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What Advocates Can Learn From the Successes—and Shortcomings—of #MeToo

How do you create an impromptu campaign against sexual violence? Just ask Alyssa Milano.

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“If all the women who have been sexually harassed or assaulted wrote ‘Me too.’ as a status, we might give people a sense of the magnitude of the problem,” read a photo tweeted by the actress last Sunday. The hashtag drew responses from stars like Viola Davis and Lily Allen, and after just two days, #MeToo generated 13 million Facebook and Twitter posts.

Shelby Chargin—a participant in the campaign and the founder of Girls Behind The Rock Show, a nonprofit dedicated to elevating marginalized music industry workers—attributed the success of #MeToo to the way it united people of all backgrounds behind a common anti-violence message.

“It really brought people together,” she said. “No matter what political party, no matter what race, no matter what type of life experience or privilege you have, if this has happened to you, you can relate to another person who’s been through it.”

The ambiguity of disclosures in #MeToo mostly worked to its advantage, providing a “cover” for survivors of abuse or assault who might be uncomfortable publicly disclosing details of their experience. The vague slogan also allowed different industries to adapt the phrase into unique projects. Girls Behind The Rock Show, for instance, is compiling a video montage of survivor stories from music industry employees who don’t have the stardom to reach many people individually.

But #MeToo was far from perfect. Critics quickly pointed out that Tarana Burke launched a “Me, too” campaign ten years ago, adding to the list of instances where white women have co-opted movements founded by people of color. Though Milano acknowledged the original campaign, recent media coverage of Burke’s movement pales in comparison to Milano. Many folks in the LGBTQ community also pointed out that limiting the action call to “women” wasn’t inclusive of all trans and nonbinary survivors. Bisexual femmes and queer men also reported feeling their stories were not welcome by all participating in #MeToo dialogues. Male survivors were often hesitant to participate.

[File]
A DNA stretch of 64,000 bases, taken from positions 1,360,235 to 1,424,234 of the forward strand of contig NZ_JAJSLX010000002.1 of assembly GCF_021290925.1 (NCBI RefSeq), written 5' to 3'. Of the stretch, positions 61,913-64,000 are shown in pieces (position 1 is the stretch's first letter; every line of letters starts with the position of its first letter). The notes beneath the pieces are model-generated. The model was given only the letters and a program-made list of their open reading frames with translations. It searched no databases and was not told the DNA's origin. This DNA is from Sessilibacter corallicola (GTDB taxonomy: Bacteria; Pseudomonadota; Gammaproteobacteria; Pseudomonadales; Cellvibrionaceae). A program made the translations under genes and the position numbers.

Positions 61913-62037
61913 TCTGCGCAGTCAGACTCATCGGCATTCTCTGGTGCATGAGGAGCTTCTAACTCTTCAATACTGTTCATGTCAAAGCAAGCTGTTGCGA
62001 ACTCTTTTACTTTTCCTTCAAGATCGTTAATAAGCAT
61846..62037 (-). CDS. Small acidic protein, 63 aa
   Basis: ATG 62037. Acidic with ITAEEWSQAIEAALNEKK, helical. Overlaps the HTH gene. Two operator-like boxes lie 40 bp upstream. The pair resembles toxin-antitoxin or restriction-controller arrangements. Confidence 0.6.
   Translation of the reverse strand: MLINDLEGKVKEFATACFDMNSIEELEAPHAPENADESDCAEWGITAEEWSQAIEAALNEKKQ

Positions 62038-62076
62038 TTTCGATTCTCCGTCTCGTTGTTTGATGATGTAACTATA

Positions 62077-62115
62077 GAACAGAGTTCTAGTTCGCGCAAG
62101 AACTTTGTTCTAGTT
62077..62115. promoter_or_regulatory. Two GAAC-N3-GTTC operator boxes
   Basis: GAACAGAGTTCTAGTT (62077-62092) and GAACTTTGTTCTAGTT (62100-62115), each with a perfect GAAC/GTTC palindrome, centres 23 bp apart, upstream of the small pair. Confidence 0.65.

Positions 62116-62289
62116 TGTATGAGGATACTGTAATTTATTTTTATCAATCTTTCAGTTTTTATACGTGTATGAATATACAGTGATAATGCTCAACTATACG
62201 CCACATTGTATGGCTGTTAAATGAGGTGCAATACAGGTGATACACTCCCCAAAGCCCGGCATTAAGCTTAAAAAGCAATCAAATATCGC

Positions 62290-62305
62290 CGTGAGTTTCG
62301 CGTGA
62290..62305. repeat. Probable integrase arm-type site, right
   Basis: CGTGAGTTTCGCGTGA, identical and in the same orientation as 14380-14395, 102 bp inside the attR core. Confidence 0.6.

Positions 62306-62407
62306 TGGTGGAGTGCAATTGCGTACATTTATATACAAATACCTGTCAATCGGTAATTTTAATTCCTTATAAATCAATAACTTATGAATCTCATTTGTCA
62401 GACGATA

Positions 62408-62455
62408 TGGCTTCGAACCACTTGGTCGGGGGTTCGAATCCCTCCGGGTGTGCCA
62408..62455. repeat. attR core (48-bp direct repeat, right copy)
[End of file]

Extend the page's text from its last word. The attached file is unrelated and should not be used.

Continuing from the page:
Aside from inclusivity concerns, Milano’s original post stated that her goal was to “give people a sense of the magnitude of the problem.” #MeToo relied on survivors’ work to convince victim blamers and rape deniers, which didn’t always sit right with some survivors.

“I spent the whole day drowning in anxiety,” said Tatum, an abuse survivor who asked to use an alias, “angry that the public actions of rapists and abusers seemingly predicate a massive response by victims in order to ‘raise awareness’ or something. We have been aware. We are aware from the second we wake up until the second we find sleep. It’s a painful, constant awareness.”

They are not alone. Many survivors like Tatum found these posts triggering, and algorithms for promoting trending topics only made the posts more prevalent across social platforms. After survivors like Tatum spoke out, many people revised their posts to include trigger warnings. But, as many survivors on social media are aware, the people Milano is targeting are not likely to look past these warnings. If anything, they could attract trolls. Plus, the vague phrasing—while sometimes beneficial—put pressure on some survivors, like Tatum, to share ambiguously then wonder what onlookers might assume about their experiences.

“I think survivors banding together can be such a powerful tool,” they explained. “But this doesn’t feel powerful to me. It feels coerced and unfair. It feels performative, in many cases. It doesn’t feel right.”

None of this is to say this campaign wasn’t carried out with good intentions; just that there is still room for anti-sexual violence campaigns to improve. Gina Scaramella, the executive director of the Boston Area Rape Crisis Center—the oldest of its kind in New England—said there might not be an easy way to create a perfect campaign that’s both effective in raising awareness and comfortable for all survivors.